Historic Shift: Canada’s Conservatives Win Landslide Election Victory
Canada's Conservatives stormed to a decisive victory in Monday's federal election, winning 54 percent of the seats in Parliament and securing a stable four-year term in power after vowing to focus on the economy.
The Conservatives grabbed 167 seats in Canada's Parliament, well above the 155 they needed to transform their minority government into a majority, according to provisional results. They won about 40 percent of the vote, beating expectations.
The victory, a relief for Canadian financial markets, left support for the separatist Bloc Quebecois in tatters and the party's leader without a seat. Bloc Quebecois advocates independence for the province of Quebec.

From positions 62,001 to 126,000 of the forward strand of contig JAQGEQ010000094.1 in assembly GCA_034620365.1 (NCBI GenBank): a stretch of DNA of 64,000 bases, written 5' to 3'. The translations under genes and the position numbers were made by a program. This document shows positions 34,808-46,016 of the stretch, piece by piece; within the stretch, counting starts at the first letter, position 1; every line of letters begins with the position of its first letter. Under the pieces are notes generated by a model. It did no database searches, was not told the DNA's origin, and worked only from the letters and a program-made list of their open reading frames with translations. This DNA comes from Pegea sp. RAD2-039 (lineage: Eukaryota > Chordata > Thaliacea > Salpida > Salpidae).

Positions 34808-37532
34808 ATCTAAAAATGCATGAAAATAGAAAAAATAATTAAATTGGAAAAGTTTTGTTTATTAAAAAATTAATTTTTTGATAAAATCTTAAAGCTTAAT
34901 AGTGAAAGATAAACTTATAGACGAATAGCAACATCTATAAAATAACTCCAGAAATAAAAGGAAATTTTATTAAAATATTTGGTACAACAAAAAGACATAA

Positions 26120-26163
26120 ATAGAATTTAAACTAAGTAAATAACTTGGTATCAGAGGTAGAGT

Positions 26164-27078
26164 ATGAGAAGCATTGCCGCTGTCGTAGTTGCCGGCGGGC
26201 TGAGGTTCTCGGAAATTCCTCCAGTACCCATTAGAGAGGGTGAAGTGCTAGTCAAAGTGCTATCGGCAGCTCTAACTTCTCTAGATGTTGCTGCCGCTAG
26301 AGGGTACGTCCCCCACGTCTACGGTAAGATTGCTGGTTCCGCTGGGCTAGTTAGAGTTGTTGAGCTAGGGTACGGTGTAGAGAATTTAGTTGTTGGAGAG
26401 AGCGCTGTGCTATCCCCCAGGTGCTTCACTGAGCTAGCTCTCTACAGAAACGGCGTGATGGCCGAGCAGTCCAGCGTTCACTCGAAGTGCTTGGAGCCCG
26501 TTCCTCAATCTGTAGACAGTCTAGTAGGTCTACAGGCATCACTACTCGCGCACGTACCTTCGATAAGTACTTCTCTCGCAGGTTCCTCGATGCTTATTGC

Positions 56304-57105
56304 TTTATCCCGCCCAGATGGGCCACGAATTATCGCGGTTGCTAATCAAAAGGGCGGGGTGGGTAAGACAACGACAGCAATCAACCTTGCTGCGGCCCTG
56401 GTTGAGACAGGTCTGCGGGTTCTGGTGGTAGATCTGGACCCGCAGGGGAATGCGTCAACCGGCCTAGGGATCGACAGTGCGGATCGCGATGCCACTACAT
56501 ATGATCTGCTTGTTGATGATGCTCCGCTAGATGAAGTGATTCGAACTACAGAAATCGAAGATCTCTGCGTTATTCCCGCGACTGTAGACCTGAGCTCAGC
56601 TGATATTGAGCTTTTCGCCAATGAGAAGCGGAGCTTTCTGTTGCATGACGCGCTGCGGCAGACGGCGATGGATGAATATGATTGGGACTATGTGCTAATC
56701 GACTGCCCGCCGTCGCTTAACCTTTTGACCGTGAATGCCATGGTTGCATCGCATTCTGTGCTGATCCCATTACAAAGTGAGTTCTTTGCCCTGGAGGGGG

The Liberals, who have ruled Canada for more years than any other party, were reduced to a dismal third place showing with their worst ever seat haul.
The nightmare scenario of an unstable minority government headed by the pro-labor New Democratic Party never came to pass. Conservative Prime Minister Stephen Harper now has free rein to keep corporate taxes low in the nation of more than 34 million people, and bring in a string of tax breaks once he balances the budget, projected within four years.
In a classic understatement, and recognition of the obvious, Liberal leader Michael Ignatieff lamented to his party's faithful that "We have seen tonight, I think, the emergence of a polarization in Canadian politics."